Of course, it’ll never be all black and white, It’s sometimes hard to tell whether or not a player has dived even with video evidence, and in cases like that then we give them the benefit of the doubt. However, there are many, many instances when a player can clearly be seen to have attempted to con the officials – even if just going down too easily under a challenge – and they need to be dealth with harshly.
So I think that this proposal from Jack Warner is a very poor idea. I agree with his sentiments, and I’m glad to see that he is passionate about stamping out diving from our sport, but there’s no need to rush in with poorly thought out measures. And introducing it at the World Cup, the showpiece of world football, would have been a tragically bad idea too, and just confirms the lack of thought put into the idea.
All new measures and rules introduced into any sport will always experience some teething problems, no matter how small. That’s just the way things work I’m afraid, it will alwways take some practical trials to smooth the creases out and the World Cup is certainly not the time and place for experimentation. It’s a festival of football and all eyes should be on the action – not the experimental new refereeing measures being brought in.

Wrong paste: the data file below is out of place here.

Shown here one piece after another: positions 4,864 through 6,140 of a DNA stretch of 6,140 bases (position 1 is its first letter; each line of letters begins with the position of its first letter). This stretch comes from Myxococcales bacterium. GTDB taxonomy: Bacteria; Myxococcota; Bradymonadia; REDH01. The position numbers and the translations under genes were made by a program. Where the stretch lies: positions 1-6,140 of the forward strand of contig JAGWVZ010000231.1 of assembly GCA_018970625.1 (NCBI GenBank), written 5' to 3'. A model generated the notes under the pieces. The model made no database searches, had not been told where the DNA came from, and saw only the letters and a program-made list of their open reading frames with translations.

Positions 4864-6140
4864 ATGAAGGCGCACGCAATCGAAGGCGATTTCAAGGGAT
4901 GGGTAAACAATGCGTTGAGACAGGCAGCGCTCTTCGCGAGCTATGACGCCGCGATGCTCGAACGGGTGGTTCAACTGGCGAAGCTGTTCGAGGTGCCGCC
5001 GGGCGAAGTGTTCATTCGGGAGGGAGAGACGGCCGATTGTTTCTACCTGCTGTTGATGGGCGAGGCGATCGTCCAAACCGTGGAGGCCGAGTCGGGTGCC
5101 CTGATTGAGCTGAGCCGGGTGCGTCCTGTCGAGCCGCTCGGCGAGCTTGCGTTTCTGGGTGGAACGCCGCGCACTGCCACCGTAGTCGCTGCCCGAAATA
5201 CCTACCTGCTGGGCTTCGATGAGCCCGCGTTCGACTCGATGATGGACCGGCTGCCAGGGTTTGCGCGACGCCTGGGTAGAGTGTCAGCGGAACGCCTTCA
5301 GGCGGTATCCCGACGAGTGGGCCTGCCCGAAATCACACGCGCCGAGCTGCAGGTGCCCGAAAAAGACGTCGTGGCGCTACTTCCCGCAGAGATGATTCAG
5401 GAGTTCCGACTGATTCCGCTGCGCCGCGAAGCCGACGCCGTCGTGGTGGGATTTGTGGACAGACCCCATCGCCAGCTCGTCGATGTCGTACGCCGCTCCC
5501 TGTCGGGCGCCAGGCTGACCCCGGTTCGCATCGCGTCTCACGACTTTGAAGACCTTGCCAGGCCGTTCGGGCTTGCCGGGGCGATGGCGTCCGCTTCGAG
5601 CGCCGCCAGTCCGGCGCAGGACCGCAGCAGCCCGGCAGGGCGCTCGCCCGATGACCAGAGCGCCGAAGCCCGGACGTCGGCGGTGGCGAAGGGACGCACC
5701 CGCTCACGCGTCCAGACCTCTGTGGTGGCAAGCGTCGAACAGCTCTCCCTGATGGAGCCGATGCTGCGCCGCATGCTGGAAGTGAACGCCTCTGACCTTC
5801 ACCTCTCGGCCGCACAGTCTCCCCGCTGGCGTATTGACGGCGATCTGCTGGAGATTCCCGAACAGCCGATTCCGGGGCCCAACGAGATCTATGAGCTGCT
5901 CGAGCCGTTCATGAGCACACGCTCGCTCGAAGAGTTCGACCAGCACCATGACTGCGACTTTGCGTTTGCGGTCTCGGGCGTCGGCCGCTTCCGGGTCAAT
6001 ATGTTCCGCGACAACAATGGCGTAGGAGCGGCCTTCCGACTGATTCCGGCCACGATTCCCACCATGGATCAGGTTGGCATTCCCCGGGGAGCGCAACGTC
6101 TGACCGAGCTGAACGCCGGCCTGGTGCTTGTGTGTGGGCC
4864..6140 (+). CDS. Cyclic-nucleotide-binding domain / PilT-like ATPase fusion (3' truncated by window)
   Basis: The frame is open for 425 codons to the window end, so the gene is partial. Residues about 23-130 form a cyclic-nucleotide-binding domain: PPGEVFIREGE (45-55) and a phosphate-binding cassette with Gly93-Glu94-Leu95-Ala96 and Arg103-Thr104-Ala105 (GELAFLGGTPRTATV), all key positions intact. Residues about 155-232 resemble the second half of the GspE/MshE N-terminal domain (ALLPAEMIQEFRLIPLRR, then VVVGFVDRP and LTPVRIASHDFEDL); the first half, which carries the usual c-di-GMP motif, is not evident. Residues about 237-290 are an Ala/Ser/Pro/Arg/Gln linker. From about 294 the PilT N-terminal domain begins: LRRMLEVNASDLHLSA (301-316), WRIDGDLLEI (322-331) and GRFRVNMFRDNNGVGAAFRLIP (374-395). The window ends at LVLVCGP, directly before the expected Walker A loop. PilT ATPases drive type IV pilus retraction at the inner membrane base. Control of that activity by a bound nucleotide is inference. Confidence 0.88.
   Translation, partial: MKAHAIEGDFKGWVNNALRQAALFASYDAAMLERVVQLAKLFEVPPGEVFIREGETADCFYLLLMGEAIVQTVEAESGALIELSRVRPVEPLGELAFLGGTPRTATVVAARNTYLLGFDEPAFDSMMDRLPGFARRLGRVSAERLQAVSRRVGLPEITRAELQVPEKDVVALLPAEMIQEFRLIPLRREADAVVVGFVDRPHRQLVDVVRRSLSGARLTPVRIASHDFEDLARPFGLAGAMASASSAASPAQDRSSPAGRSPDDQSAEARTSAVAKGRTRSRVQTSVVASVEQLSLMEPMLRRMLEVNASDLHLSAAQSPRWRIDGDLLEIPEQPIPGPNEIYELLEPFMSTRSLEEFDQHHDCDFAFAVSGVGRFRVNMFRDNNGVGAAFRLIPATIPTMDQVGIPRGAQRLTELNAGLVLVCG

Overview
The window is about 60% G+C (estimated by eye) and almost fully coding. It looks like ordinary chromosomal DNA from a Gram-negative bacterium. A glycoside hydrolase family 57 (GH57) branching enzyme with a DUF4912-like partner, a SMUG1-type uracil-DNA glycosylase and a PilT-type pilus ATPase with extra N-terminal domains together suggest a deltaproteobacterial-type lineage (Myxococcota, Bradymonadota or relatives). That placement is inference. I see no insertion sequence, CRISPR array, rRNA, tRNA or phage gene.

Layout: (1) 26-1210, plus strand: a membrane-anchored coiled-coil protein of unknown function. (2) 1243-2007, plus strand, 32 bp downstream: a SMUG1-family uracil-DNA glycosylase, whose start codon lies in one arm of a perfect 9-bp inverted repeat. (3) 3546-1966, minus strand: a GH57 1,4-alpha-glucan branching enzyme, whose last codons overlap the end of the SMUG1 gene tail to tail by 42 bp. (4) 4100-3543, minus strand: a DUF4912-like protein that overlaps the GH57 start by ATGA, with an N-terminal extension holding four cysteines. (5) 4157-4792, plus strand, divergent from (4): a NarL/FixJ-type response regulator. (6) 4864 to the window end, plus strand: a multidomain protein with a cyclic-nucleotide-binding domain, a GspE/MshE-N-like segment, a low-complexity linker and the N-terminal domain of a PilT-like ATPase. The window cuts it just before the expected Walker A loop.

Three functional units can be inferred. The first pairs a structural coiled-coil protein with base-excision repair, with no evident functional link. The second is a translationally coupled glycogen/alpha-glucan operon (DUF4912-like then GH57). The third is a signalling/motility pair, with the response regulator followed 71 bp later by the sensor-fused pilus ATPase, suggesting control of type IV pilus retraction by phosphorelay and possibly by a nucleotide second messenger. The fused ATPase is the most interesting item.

So will we see sin-binning in South Africa? I certainly hope not. It wouldn’t surprise me of course, old Sepp and his pals over at FIFA are not exactly world renowned for their powers of deduction and reasoning and it would be just like them to try and turn the World Cup into a publicity stunt to try and eradicate diving – something they should have been doing years ago anyway. Let’s hope that for once, common sense prevails and we can look forward to a football feast of a World Cup.
Have your say:
Do you agree with me or Jack Warner? Want to see sin-binning introduced in South Africa? How do you think we should deal with diving? Leave your thoughts in a comment below…